Electronics Get Manufacturing Sector Buzzing

The country’s manufacturing sector is experiencing a significant shift as the dominance of the garment industry wanes and the assembly of other products—notably electronics—booms, a National Bank of Cambodia official said on Wednesday.

“In 2010, 88 percent of manufacturing consisted of garment, textile and footwear, with 8 percent of electronic components and assembly,” Chea Serey, director-general of the National Bank of Cambodia, said at the Cambodia International Business Summit in Phnom Penh on Wednesday.

cam photo PPSEZ reuters
Lim Chhiv Ho, chairwoman of the Phnom Penh Special Economic Zone, rings in the company’s initial public offering at the Cambodia Securities Exchange in May. (Pring Samrang/Reuters)

By 2016, garments comprised just 73 percent, while other products, including electronics, made up the rest, Ms. Serey said.

“The trend of garments as a component of total manufacturing has been declining steadily,” she added.

The growth in electronics manufacturing is the result of Japanese investors setting up production operations in Cambodia in recent years, according to Sok Chenda Sophea, secretary-general of the government’s Council for the Development of Cambodia, which oversees foreign investment in the country.

The majority of Japanese investments, mostly in the Phnom Penh Special Economic Zone and industrial parks in Bavet City and Poipet City, are linked to electronics manufacturing, Mr. Chenda Sophea said.

“Those Japanese companies who are in Thailand, they are not moving the whole [operation]. They are still in Thailand, but some production will be done in the neighboring countries of Thailand, [Burma], Laos, hopefully in Cambodia,” he said.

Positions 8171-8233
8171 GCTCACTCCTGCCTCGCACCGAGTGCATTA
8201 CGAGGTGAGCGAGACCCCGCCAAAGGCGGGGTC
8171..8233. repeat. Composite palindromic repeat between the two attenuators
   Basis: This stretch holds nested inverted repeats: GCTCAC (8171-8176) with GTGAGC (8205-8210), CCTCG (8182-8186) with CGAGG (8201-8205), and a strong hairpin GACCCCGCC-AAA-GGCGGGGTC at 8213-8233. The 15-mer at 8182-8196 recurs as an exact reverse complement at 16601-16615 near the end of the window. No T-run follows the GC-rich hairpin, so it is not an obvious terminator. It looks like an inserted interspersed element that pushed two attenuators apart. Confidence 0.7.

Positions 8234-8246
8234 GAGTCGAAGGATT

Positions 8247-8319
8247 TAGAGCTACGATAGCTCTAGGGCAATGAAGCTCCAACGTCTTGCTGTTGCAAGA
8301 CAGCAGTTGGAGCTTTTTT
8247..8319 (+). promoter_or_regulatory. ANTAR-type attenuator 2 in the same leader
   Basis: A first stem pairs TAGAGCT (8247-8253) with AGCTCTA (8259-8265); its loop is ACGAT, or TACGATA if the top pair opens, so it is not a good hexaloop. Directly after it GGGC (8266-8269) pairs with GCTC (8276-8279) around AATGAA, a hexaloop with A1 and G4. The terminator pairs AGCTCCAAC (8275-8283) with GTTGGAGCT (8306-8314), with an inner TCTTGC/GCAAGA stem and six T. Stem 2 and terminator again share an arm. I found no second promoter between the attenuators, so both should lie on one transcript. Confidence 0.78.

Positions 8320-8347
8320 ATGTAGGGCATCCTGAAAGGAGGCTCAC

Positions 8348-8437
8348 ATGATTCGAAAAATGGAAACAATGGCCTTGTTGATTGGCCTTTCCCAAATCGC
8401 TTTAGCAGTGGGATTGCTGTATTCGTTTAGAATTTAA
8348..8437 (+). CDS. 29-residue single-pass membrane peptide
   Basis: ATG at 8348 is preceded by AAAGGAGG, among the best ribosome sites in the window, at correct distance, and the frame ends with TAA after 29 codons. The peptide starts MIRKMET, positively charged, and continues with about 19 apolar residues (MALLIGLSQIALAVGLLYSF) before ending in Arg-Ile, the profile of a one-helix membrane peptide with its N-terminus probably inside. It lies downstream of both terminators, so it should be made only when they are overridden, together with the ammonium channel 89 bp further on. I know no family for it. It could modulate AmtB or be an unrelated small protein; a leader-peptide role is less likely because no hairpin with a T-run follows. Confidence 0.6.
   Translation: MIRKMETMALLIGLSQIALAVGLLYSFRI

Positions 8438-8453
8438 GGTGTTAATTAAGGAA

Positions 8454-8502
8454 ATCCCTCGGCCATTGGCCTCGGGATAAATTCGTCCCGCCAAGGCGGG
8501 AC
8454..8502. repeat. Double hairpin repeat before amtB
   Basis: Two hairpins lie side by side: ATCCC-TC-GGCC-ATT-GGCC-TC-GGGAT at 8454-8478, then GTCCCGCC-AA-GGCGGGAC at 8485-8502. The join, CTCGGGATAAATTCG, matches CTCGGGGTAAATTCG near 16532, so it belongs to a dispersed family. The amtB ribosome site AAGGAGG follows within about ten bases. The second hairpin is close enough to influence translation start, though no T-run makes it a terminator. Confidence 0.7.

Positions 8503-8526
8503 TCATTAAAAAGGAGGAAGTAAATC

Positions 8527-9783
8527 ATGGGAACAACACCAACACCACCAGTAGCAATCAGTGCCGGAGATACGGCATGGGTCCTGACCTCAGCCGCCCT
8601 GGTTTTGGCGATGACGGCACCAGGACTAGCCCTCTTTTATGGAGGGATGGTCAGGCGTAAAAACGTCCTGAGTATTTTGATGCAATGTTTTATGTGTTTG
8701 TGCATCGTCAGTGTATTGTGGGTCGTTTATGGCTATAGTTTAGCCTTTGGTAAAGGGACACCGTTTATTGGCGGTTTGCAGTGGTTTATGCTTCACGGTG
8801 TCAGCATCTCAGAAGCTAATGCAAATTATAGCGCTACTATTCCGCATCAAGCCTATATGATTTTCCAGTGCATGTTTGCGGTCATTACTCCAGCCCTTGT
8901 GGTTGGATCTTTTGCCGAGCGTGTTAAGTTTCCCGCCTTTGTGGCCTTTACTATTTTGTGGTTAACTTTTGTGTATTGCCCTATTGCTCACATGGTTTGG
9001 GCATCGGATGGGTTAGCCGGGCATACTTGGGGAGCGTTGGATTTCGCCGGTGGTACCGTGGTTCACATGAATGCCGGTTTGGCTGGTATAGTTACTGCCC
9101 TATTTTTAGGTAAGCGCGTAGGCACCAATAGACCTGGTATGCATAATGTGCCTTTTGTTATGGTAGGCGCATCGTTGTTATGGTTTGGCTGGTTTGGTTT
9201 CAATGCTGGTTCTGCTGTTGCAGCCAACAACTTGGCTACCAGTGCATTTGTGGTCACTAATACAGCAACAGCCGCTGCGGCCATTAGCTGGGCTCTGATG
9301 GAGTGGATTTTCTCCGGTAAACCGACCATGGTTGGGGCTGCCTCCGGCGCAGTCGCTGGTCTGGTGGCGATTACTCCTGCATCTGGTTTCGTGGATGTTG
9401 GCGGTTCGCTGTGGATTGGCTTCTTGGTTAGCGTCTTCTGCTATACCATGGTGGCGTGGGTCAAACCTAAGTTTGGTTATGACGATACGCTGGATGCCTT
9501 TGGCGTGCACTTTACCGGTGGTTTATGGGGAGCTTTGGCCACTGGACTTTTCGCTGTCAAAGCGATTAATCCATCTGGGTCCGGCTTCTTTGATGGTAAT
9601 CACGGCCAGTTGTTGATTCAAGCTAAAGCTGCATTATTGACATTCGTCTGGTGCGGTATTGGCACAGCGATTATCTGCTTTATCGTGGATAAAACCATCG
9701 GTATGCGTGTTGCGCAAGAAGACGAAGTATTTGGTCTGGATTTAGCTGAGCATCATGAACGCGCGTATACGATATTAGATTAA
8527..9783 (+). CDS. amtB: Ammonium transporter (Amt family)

A similar trend can also be seen among companies producing primarily in China, but looking to diversify their manufacturing base, he said.

“For China+1, they can do all things in China, but they don’t want to put all the things in the same basket and they are all looking first at Asean and in Cambodia,” he said.

Mr. Chenda Sophea added attracting such investors—who produce goods in Thailand and China, but are looking to diversify their manufacturing locations, partly for cheaper labor—was a top priority of Cambodia’s Industrial Development Policy.

In addition to Japanese firms investing in the Phnom Penh SEZ, a South Korean company has bought 100 hectares of land and plans to develop an automotive SEZ, another example of foreign investors bringing higher value manufacturing to Cambodia, Mr. Chenda Sophea said.

Within the planned SEZ, the company would produce car parts and bring in other investors to produce spare parts, he said.

John McGinley, managing partner of investment and advisory firm Mekong Strategic Partners, said increased Japanese investment in the manufacture of electronics, including circuit boards and smartphone screens, would have knock-on effects for the Cambodian workforce.

“Typically, what we have witnessed in Cambodia is that Japanese manufacturing is much more complex, and requires a more highly skilled labor force than the garment sector,” Mr. McGinley said in an email.

“This has resulted in much higher investment flows from Japanese firms being channeled into human resource skills training and development, than from the garment sector,” he added, noting that it also meant higher wages for workers.

In 2015, the Asian Development Bank reported that investments in SEZs had created 68,000 jobs, with better pay and better prospects for workers.

“The benefits to the host country of establishing SEZs lie, overwhelmingly, in employment creation at attractive wages,” it said. Japanese firms moving some manufacturing operations to Cambodia showed that they have entered the market with a long-term perspective, Mr. McGinley said.

“We have received feedback from Japanese firms as it relates to their experience, and perceptions of the operating environment in Cambodia has been overwhelming positive,” he said. “We expect this positive trend to continue.”

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